Athletics NWT starts its march toward Western Canada Summer Games

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With all the sports talk surrounding the 2019 Canada Winter Games next month, it’s easy to forget that there’s another big event coming up this year.

Hannah Courtoreille does a side-straddle over a mat as part of an exercise during Athletics NWT's winter camp at St. Pat's Gymnasium on Sunday. James McCarthy/NNSL photo
Hannah Courtoreille does a side-straddle over a mat as part of an exercise during Athletics NWT’s winter camp at St. Pat’s Gymnasium on Sunday.
James McCarthy/NNSL photo

The Western Canada Summer Games are in Swift Current, Sask., this coming August and Athletics NWT is following in the footsteps of soccer and wrestling in getting its affairs in order. The first big order happened this past weekend as athletes from around the NWT were at St. Pat’s Gymnasium for a weekend camp.

Harry Cassie, president of Athletics NWT, was there and said the camp was for those who had been identified as a top track and field athlete in the territory.

“We had a working group of about six members that looked at the results from the past year’s meet in Hay River (NWT Track and Field Championships),” he said. “We looked at times and we looked at our standards. From there, we invited the best 24 runners, throwers and jumpers to form what we’re calling the cream of the crop. This is our first step in developing this group for the Western Canada Summer Games.”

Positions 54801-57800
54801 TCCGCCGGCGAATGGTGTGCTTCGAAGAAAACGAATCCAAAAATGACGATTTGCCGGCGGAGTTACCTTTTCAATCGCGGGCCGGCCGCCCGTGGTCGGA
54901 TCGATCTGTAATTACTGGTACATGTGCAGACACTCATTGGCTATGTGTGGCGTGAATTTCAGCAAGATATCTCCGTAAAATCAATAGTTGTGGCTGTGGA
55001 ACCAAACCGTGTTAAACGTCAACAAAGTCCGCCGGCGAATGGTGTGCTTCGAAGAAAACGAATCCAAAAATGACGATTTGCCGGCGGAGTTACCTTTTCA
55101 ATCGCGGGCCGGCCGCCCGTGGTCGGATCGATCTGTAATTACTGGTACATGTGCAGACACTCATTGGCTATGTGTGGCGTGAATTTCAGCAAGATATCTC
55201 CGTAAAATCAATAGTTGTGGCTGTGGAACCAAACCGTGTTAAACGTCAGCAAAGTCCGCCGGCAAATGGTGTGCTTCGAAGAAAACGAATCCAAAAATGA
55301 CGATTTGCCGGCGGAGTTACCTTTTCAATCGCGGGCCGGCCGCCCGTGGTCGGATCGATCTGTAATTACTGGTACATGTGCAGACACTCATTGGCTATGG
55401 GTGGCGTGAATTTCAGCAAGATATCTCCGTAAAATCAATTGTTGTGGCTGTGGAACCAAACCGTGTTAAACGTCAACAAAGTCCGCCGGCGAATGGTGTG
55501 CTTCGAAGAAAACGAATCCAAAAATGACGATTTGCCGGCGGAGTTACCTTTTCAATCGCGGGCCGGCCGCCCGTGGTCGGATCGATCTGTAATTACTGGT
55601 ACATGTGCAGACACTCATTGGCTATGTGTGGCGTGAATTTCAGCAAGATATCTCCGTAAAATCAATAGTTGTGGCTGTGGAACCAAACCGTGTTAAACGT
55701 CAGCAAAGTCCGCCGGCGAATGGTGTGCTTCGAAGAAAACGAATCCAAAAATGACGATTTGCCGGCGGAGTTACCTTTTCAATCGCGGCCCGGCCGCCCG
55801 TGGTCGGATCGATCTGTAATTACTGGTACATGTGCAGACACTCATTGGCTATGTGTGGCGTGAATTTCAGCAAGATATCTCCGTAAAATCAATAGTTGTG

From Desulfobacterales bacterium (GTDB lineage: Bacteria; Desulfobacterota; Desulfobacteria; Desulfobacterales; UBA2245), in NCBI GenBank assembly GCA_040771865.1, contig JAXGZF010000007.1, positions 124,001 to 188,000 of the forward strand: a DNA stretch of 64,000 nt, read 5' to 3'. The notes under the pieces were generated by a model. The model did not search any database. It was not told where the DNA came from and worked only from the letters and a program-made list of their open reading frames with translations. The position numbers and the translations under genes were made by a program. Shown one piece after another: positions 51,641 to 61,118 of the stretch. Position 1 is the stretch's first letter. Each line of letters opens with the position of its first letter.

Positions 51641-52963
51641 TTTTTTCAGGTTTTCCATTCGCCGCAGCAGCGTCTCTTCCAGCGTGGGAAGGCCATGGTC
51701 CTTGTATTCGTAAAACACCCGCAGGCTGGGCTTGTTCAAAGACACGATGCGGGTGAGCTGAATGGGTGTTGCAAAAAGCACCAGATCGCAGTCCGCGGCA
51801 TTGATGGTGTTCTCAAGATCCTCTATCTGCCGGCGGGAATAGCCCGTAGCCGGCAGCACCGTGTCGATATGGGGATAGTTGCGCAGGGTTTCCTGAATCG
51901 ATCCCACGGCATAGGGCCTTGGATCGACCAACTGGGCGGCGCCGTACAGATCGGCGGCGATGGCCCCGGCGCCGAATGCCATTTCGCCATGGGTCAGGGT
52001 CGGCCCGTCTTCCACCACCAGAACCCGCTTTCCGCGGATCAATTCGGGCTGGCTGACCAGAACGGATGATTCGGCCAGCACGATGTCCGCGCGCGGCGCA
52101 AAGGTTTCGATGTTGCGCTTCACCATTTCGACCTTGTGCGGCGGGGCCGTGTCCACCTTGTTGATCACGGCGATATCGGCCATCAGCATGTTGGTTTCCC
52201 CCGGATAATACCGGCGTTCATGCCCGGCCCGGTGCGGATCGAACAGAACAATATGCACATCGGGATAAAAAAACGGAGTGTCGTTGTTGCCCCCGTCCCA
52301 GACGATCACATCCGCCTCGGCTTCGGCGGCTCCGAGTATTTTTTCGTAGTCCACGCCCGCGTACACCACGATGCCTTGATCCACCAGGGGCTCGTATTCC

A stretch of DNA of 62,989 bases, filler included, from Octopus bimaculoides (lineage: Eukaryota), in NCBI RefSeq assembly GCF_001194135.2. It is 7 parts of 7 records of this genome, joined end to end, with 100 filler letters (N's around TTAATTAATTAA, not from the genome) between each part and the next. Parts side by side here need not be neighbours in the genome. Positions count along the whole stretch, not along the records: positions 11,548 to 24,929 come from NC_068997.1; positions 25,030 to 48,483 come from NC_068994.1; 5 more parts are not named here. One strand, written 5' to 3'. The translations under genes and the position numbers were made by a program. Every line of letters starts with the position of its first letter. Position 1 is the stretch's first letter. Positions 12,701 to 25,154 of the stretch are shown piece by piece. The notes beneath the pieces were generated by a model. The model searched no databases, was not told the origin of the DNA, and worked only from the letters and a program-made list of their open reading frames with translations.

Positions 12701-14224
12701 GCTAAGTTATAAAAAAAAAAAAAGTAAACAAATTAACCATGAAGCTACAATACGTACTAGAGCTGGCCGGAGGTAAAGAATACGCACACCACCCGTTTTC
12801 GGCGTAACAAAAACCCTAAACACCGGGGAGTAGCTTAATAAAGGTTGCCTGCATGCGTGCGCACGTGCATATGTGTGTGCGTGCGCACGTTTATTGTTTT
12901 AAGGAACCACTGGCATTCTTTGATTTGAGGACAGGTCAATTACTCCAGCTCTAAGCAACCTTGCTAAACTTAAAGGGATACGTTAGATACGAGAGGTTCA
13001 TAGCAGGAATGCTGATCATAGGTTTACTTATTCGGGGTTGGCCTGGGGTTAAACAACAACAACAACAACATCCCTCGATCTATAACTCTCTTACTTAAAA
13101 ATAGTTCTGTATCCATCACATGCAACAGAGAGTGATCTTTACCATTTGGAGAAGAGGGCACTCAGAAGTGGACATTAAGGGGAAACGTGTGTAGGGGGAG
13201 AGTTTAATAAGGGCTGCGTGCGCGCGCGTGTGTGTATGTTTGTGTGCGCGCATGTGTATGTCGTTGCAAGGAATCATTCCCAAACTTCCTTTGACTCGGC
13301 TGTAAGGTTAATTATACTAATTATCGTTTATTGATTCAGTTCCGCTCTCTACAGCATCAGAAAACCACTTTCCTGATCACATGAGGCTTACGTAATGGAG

Those who were at the camp were put through their paces with plenty of work done on technique and strength as evidenced by the amount of work done on sprinting and jumping.

The camp featured guest coaches from the Edmonton Columbians Track and Field Club in the form of David Lee Pong and Dallas Hendricks. Lee Pong would be a familiar name to some in the NWT as he spent quite a bit of time working with some of the territory’s athletes in the 1980s.

Cassie said part of Lee Pong’s and Hendricks’ work was primarily on developing the athletes, but they were also helping some of the local coaches who were at the camp.

“We have four of our coaches who (were) here to learn and observe,” he said. “The goal was to get them some exposure on how training is done.”

All of the coaches at the camp had completed Level I, he added, and the weekend was a practicum of sorts.

Luke Dizon is one athlete who’s already shown he can compete with some of the best down south, but even he learned something new at the camp.

“I learned how to better prepare myself for the long jump and how to improve my posture when I run,” he said.

While the athletes invited this past weekend represent the best from the 2018 territorial championships, the door hasn’t been closed on those who didn’t compete in Hay River.

Cassie said he knows there are athletes who are good enough and if they can meet the standard, they will be given a shot to make the final team.

“From here, we’re trying to get the message out that everyone can have an opportunity,” he said. “Nobody will be left out if they can show they can hit the standard. If they can show that they can perform, they will be considered.”

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